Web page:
• Which tech tools might you need, such as Zoom for video conferencing, Slack or Microsoft Teams for group chats, or Trello for project management?

It’s really important as an employer that you set out the ground rules and ensure you have the appropriate equipment for the teams, such as a laptop, as well as network access available for the employee – so they can get into their work  –  and you will also need to ensure that you have given them the heads up on the Workplace Health and Safety as employers STILL have that obligation when employees are working from home.

Not all employees will have a dedicated space, but you do need to have clearly established policies and procedures for working from home, flexibility, and ergonomics. Get them to fill in a Working from the Home checklist and send it back, signed with a photo of the space they will be working in. You need to ensure that loafing about on the sofa in front of the TV is not happening and clearly not an acceptable working environment and may cause more harm than good. You can grab our fact sheet and info HERE for working from home during COVOD-19.

Be sure to do trial runs and work out any problems that might impede workflow – obviously at the speed of adaption in the current COVID-19 situation it has not always been easy to do trial runs but you just need to be adaptable and patient.

You will also need to up the ante on the social interactions with the teams as being at home and be very isolating especially when you are used to being in the hustle and bustle of an office environment. Some employees love the thought of working in solitude, but even the most introverted among us can start feeling a little claustrophobic after a few weeks at home, alone, staring at the same project for long hours. It can get lonely. Be ready for that and try to schedule some connect-with-the-outside-world time. What about a staff “virtual’ lunch date, a video conference setting out new developments at work and a social Friday afternoon “virtual drinks”? You can even have some fun with this as what about a fancy dress – who said that being remote means being boring after all.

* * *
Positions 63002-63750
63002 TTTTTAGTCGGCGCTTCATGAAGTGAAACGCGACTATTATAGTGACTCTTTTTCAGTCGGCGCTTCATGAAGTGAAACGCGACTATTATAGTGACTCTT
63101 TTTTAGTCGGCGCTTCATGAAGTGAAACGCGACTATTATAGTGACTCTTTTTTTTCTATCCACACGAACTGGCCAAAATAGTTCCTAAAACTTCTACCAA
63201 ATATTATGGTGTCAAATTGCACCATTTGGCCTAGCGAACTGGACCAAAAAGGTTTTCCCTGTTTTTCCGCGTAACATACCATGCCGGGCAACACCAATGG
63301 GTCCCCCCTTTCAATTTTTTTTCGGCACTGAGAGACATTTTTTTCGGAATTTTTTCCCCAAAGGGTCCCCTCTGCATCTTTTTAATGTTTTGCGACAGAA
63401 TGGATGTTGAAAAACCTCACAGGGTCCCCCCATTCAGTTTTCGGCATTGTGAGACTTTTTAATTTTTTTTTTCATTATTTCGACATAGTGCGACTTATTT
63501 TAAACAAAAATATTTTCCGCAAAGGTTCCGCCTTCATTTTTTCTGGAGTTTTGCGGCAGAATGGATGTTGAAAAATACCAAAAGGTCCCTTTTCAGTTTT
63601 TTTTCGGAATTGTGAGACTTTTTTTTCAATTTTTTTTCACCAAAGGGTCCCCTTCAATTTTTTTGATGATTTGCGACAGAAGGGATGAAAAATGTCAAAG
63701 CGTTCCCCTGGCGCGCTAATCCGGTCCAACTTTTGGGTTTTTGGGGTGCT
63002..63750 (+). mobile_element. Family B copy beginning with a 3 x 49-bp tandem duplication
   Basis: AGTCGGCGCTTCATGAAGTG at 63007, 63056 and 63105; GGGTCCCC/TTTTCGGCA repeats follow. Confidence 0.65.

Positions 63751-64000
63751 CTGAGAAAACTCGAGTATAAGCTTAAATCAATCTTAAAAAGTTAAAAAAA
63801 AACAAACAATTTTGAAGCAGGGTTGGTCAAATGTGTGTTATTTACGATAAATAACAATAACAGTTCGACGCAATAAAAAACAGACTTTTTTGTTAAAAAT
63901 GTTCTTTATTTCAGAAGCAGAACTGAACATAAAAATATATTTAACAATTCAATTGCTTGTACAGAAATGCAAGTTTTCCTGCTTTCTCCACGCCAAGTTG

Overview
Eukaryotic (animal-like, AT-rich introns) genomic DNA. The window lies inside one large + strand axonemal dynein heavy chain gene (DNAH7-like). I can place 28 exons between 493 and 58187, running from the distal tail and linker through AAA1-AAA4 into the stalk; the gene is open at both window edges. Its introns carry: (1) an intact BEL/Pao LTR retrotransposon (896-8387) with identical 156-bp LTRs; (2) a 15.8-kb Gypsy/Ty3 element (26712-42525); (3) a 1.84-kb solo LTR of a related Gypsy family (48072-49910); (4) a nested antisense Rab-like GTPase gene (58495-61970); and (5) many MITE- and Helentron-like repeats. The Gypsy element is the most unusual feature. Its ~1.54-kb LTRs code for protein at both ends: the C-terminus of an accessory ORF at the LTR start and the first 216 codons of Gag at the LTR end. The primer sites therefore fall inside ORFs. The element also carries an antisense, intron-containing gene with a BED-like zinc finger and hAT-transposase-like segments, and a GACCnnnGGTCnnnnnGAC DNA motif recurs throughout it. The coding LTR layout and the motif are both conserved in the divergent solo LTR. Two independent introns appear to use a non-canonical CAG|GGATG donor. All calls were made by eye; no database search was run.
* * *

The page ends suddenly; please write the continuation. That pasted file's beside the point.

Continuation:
With so much happening and so quickly as we navigate the world of COVID-19, we can become overwhelmed. Add to this mixing pot of uncertainty an employee who is sitting in fear and the unknown which is never a good combination for irrational thought patterns. Protect yourself from an opportunist attempt at unfair dismissal claims or worse by seeking advice and avoiding acting in haste.

We have support and guidance at special COVID-19 rates. Find out more below.

COVID-19 Support

[1] https://www.verywellmind.com/what-is-social-loafing-2795883

Smack it hit me in the face

Smack it hit me in the face

So today is the 1st April 2020 and this morning people are playing pranks on each other and finding humor in amongst the posts on FaceBook of “cleared my office today” “I don’t know when I will be back in” “I miss everyone and the fun” and “what now?”

I can almost say with certainty that we will never face another 1st April like the one that we have today. In our wildest dreams, we could have never imagined that what played out on the movie screens would play out in real life. Central Park in New York City, the place that’s on my bucket list to a carriage ride through is now set up as a makeshift hospital to help with the ever-increasing numbers of Coronavirus cases. Where once you may have said “I would die to go to Central Park” now the reality is that people may die “in” central park.

As an employment relations consultant, my phone and emails have been running hot with business owners and managers asking, “what do I do now?”. The reality is other than going back with what is coming out with Fair Work, ensuring that any stand-downs, redundancies, reduction in hours, etc to minimize the business impact are done as per the Act and as per the Awards so we don’t have a nasty backlash at the other end – it’s not business as usual anymore and what was once certain is now very uncertain.

I remember going to a Tony Robbins event and he got up and said that “Certainty is Boredom” – gee I wish I was bored right now as this uncertainty is to a whole new level.

Like many parents, I have my kids at home, and they are looking to me for guidance and support in what for them is challenging. They can’t understand why suddenly, they are unable to go to school, unable to see their friends and unable to go out whenever they want to. There are also the financial constraints – how do you explain that the food we have in the cupboard needs to go further than it has ever gone before as we really don’t know if we can fill it up again. We will help you to find the HR outsourcing services.

We are lucky (so so lucky actually) that my partner still has worked (for now) and so do I till May at least but no-one really knows how long we will all be in this place, these 4 walls, behind the rendered brick wall that we have been told to stay at unless it is an essential trip. (in mental well-being and sanity an essential trip?)

I have been positive till today then – SMACK it hit me in the face – I have no control over the outside world and no control over what will happen next. Sure, I have control over my thoughts and my mindset and coaches will tell you to focus on you and what you need but what is that?

The rules of the game have changed and shifted. I have my own business as well as teaching but looking at the invoices out to invoices this morning it’s a stark difference and you can guess which one is the less, no actually, t non-existent, I have no invoices to go out. Like many many others it’s going to hurt. I have been busy but I have been giving advice FREELY as this I believe is the right thing to do in all the pain – I don’t see its fair to be charging people when they also have no idea where their next payment will come from but at least I have a few weeks more to deal with that.